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Supervise the National Budget

The Proceedings of the Budget Proposal in the National Congress

In accordance with the article 166, paragraph 1, of the Federal Constitution, it is incumbent upon the Mixed Committee of Plans, Public Budget and Control (CMO) of the National Congress to examine and issue its opinion on the bills regarding the pluriannual plan (PPA), the budgetary directives (LDO), the annual budget (LOA) and the additional credits. It is also incumbent to the CMO to examine and issue its opinion on the accounts submitted annually by the President of the Republic, on the national, regional and sectorial plans and programmes, and exercise budgetary monitoring  and supervision. Since 1988, the structure, composition and direction of CMO and the procedures of budgetary examination are regulated by several National Congress resolutions (with the force of law). Currently, Resolution No. 1, of 2006-CN is in force and establishes that CMO is formed by 40 regular members, being 30 deputies and 10 senators (with equal number of substitutes), represented proportionally, according to parties our parliamentary groups. Each year, senators, deputies and parties with greater representation in Congress take turns in exercising the most important duties.

CMO is divided into four permanent committees, each composed of five to ten members. These parliamentary committees have the purpose of specializing and deepening subjects of their competence: supervision and control of budget execution, revenue assessment, public works with signs of irregularity and admissibility of amendments. The process of examination of propositions in CMO observes defined periods of times, as well as special rules and restrictions regarding the presentation and approval of amendments. In order to facilitate the analysis, LOA bills are divided into ten subject areas, being incumbent upon the sectorial rapporteurs to present a report on their respective areas, which must be voted by the CMO’s Plenary. As well as other matters that are processed in CMO, the voting of sectorial reports happens, firstly, among deputies, and afterwards, among senators, and the matter is considered rejected if not approved by representatives of any of the Houses.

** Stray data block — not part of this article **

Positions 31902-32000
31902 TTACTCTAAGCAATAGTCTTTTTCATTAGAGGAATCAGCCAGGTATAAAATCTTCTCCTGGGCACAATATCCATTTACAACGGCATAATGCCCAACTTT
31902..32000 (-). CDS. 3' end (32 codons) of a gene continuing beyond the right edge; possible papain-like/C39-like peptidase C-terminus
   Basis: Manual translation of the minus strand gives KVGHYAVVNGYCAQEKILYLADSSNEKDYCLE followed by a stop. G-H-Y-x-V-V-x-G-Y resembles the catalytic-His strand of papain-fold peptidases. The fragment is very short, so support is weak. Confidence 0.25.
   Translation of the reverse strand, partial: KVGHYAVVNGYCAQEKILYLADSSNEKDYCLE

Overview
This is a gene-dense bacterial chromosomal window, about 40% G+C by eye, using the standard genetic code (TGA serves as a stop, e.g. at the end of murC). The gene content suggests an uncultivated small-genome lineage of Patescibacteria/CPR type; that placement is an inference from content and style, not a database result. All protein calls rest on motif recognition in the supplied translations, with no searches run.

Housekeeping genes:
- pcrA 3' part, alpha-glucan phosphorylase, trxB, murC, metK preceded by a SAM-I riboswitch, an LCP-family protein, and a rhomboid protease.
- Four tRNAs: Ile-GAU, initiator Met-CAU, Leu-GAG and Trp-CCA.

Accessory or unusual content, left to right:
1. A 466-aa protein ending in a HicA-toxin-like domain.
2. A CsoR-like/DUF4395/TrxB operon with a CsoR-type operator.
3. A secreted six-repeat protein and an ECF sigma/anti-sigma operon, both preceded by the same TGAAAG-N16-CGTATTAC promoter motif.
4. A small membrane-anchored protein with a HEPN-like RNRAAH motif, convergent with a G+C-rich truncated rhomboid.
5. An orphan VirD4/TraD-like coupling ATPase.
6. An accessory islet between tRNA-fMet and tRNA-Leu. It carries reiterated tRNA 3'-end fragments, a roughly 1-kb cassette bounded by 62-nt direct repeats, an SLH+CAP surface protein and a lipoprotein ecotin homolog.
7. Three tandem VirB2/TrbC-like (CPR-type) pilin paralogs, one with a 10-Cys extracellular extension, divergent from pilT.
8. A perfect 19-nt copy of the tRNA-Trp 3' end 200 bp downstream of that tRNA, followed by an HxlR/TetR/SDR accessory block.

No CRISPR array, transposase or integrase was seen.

CMO holds public audiences with authorities of the Executive Power in order to present the premises and parameters used in the preparation of the LOA bill. Besides having all its processes open to society scrutiny, CMO also promotes public hearings with representatives of entities of civil society or authorities of other powers. Regional public hearings are also held in States when members of CMO present its budget proposal to political leaderships and representatives of local society, so that they can comment on the need for federal expenditure in their states.

In an innovation of Resolution No. 1/06-CN, CMO began to vote a revenue report (prepared by a revenue rapporteur aided by the Revenue Assessment Committee) before they start assessing budget expenditure. This change aimed at disclosing the resource availability with which the National Congress will work in observance of the parliamentary amendments. However, Resolution No. 1/06-CN itself allows a second reassessment of revenues within ten days after the voting of sectorial reports is finished, in case an alteration in the macroeconomic parameters or in tax legislation has occurred since the reception of the LOA bill.